Film review: Major Payne

Published: Tuesday, March 28 1995 12:00 a.m. MST

If ever there was ever an appropriately named movie, it's "Major Payne" — a pain for the audience, that is.

Damon Wayans, following up his "Blankman" flop with yet another movie that appears to be composed of outtakes from his old "In Living Color" television series, conceived this vulgar nonsense about an out-of-step Marine officer — a trained killer — who reluctantly finds himself commanding junior R.O.T.C. cadets in a private school.

That plot has been recycled ever since the Charlton Heston '50s comedy "The Private War of Major Benson," and when the cadets play practical jokes on Wayans to try and drive him away, it looks like any number of summer camp or "Police Academy"-style comedies of the past two decades. By the time they get to the big military games competition, the audience will likely be snoozing. (Not to mention the ridiculous romance with one of the other teachers in the school.)

The main problem here is that Wayans is once again playing a goofy character so broadly — complete with a couple of gold front teeth, squeaky voice, bald head with scars and silly face-making — that we never accept him as a real character. Picture "The Nutty Professor" with Jerry Lewis playing his nerdy title role for the entire 90 minutes without a break and you'll get the idea.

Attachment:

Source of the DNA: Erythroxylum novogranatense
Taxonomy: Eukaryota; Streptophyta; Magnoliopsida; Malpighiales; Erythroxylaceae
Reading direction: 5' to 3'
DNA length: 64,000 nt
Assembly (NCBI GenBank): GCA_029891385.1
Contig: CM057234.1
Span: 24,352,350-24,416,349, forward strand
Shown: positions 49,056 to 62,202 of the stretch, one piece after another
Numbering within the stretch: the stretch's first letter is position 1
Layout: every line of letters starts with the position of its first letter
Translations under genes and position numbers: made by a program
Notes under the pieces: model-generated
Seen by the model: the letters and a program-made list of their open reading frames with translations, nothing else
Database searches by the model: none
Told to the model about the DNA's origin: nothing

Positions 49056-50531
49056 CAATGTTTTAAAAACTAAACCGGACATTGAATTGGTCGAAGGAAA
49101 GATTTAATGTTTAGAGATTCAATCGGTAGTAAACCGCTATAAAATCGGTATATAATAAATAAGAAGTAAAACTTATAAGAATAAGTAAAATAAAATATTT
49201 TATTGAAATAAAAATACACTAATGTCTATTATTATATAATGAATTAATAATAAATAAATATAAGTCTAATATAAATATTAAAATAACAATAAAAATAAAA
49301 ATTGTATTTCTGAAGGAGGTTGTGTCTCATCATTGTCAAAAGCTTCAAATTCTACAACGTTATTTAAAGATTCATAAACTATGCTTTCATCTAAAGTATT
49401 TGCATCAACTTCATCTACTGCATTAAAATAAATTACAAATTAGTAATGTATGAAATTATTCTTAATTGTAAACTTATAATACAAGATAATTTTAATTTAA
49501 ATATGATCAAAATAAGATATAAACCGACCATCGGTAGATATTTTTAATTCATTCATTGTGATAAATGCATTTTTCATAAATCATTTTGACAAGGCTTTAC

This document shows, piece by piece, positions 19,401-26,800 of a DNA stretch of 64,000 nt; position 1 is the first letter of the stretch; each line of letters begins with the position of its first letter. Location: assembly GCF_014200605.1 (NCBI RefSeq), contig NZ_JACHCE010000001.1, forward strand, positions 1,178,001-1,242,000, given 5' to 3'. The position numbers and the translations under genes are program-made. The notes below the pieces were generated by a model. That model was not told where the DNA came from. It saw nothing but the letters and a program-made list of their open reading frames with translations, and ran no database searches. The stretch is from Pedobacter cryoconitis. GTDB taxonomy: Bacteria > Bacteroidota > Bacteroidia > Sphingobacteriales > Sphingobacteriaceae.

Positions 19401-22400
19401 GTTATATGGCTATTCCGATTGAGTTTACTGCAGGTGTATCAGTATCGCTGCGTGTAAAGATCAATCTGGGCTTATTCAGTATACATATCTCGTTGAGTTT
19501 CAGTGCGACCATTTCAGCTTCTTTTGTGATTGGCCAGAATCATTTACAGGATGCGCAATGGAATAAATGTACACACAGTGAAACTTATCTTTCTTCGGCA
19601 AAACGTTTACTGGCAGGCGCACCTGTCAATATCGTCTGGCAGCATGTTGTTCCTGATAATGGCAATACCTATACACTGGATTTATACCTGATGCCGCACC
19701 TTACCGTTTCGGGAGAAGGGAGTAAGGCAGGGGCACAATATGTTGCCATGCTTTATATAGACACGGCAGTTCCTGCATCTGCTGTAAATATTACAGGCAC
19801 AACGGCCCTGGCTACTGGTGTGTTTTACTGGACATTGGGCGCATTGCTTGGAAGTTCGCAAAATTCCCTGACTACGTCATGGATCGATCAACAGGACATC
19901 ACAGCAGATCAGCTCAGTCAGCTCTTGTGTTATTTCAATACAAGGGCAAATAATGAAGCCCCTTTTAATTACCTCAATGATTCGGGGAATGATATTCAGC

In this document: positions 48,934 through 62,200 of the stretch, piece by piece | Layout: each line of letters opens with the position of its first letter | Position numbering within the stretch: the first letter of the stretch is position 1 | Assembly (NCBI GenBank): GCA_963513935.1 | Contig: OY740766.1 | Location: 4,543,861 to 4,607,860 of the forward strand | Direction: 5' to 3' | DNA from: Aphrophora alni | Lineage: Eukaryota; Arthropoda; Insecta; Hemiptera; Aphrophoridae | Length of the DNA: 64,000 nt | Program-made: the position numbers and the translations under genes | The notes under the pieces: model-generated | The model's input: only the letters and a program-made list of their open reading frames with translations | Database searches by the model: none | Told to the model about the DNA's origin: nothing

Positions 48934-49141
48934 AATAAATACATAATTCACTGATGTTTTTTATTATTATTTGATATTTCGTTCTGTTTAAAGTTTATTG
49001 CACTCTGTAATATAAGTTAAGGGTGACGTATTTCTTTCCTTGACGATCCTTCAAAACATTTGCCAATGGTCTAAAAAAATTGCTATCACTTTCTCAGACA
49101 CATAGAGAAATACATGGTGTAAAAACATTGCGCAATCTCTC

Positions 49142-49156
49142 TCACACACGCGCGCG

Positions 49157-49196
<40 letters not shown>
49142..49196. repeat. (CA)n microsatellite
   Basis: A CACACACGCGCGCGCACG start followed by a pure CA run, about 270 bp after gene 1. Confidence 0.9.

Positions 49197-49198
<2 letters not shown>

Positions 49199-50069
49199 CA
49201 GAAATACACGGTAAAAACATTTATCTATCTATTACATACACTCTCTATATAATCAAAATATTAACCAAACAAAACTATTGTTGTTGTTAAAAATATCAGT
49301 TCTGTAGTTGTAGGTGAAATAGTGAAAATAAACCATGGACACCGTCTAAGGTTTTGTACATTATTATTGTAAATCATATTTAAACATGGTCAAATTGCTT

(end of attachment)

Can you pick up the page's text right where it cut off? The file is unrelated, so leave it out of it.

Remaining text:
Worse, Wayans has peppered the film with references to other movies that the target audience — if there is a target audience — probably won't get. Have any modern teens seen "Apocalypse Now" or "Billy Jack"?

And still worse, the humor relies heavily on crass name-calling, making fun of the handicapped (a deaf cadet throughout most of the movie and a blind cadet at the end) and cheap, overly familiar vulgar gags (at one point Wayans is unknowingly given a laxative, leading up to a flatulence joke).

Damon Wayans is a talented actor and comic, but he certainly needs to be reined in. There are moments here when his facemaking in closeup is held on camera forever, supposedly a big laugh-getter all by itself. But when the returns at the box office prove to be lame as the humor here, studio chiefs will be the ones grimacing.

"Major Payne" is rated PG-13 but is quite violent, including a wartime sequence before the opening credits, and is not recommended for children. There is also considerable vulgarity and a few profanities.

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